As LA considers pot shop ban, raids continue

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Visitors to the LAPD’s Topanga Station were treated to the pungent smell of marijuana as they walked through the front door Wednesday afternoon.“The fragrance of this marijuana is overpowering,” L.A. City Councilman Dennis Zine said as he warned a reporter to keep his hands off the pot.

Sixty-five pounds of cannabis were on display after police raided two marijuana dispensaries and a residence Tuesday. Police showed off big bags and smaller glass jars of marijuana, each meticulously weighed and labeled. Marijuana joints were marked one for $5 and three for $12 and laid out like cigarettes in a tin box.

Narcotics detectives shut down Green Magic and Green Joy pot shops in Ventura Boulevard after determining they were operating illegally. Police seized $50,000 and arrested three people, but are still looking for the owners.

Under California law, only nonprofit collectives operated by primary caregivers may grow and provide medical marijuana to patients with a doctor’s recommendation.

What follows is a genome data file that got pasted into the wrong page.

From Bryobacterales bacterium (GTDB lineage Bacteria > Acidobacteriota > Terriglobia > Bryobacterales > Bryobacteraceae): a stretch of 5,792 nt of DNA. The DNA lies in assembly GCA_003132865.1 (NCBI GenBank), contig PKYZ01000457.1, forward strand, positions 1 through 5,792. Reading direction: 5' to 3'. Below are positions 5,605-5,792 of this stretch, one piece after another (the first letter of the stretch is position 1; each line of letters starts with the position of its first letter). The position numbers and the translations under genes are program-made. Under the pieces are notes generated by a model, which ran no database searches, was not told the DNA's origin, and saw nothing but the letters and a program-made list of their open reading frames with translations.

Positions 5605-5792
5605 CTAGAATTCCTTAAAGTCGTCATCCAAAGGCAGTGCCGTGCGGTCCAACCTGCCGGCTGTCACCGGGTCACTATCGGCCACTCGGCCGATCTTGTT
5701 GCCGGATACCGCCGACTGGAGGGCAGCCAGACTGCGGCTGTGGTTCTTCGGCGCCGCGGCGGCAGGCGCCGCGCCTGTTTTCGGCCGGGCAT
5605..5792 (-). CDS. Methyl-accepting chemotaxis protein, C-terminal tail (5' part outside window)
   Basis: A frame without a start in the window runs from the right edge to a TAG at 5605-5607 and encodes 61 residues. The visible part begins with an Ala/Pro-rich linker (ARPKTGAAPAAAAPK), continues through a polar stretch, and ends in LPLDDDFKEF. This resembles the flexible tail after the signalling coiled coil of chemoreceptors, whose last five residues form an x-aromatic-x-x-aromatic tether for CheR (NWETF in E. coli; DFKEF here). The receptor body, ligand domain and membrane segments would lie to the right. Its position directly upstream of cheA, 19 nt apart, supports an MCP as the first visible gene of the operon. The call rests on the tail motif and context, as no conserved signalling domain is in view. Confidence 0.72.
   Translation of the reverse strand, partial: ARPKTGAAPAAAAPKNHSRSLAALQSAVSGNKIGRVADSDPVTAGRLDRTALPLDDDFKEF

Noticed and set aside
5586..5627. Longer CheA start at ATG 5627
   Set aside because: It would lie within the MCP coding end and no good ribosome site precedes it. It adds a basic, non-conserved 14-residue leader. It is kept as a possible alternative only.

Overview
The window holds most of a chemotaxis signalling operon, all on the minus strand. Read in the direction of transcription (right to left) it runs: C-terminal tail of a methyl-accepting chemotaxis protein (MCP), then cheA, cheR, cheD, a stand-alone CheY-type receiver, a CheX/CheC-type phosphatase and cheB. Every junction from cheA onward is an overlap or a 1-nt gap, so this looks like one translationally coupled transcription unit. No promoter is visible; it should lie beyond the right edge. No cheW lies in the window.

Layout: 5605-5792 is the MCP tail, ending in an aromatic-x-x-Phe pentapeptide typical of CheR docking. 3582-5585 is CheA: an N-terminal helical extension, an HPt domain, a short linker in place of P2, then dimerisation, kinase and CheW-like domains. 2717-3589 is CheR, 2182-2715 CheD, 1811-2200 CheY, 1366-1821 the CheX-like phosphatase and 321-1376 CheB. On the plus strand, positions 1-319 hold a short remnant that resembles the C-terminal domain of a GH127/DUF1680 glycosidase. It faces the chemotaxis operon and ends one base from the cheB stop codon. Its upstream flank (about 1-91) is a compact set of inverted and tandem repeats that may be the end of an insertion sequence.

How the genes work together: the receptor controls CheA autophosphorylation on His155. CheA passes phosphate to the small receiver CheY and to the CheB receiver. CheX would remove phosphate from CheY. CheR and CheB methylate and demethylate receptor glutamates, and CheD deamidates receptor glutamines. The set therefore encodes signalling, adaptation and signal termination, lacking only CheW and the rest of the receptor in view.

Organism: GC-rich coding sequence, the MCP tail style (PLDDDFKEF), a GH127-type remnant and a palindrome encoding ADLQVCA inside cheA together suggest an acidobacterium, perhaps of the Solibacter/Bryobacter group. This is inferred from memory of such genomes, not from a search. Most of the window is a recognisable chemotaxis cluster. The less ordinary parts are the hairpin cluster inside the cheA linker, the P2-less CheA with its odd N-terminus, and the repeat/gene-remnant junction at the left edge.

“This is a far cry from what the voters approved in 1996 in the Compassionate Use Act,” Zine said. “This is a profit-making enterprise and all they’re doing is making money.”

LAPD Capt. Tom Brascia said 25 to 30 pot shops operate in his area around Canoga Park, fewer than in some other parts of the city, like Venice. He said he’s been receiving more complaints from neighbors about people smoking marijuana around the shops and loitering.

“I think the citizens were very tolerant of quote, unquote medical marijuana for quite a while.” Brascia said. “I find that the residents are losing that tolerance now.”

In the coming weeks, the L.A. City Council will consider an ordinance that would prohibit medical marijuana dispensaries. State courts have issued conflicting rulings on whether cities can ban or regulate pot shops. Hundreds operate in the city. The California Supreme Court takes up the issues in a few months.

Supporters of an outright ban have said many of the pot shops sell to minors and attract crime. Opponents have said they are necessary to provide access to sick people who cannot grow marijuana themselves.

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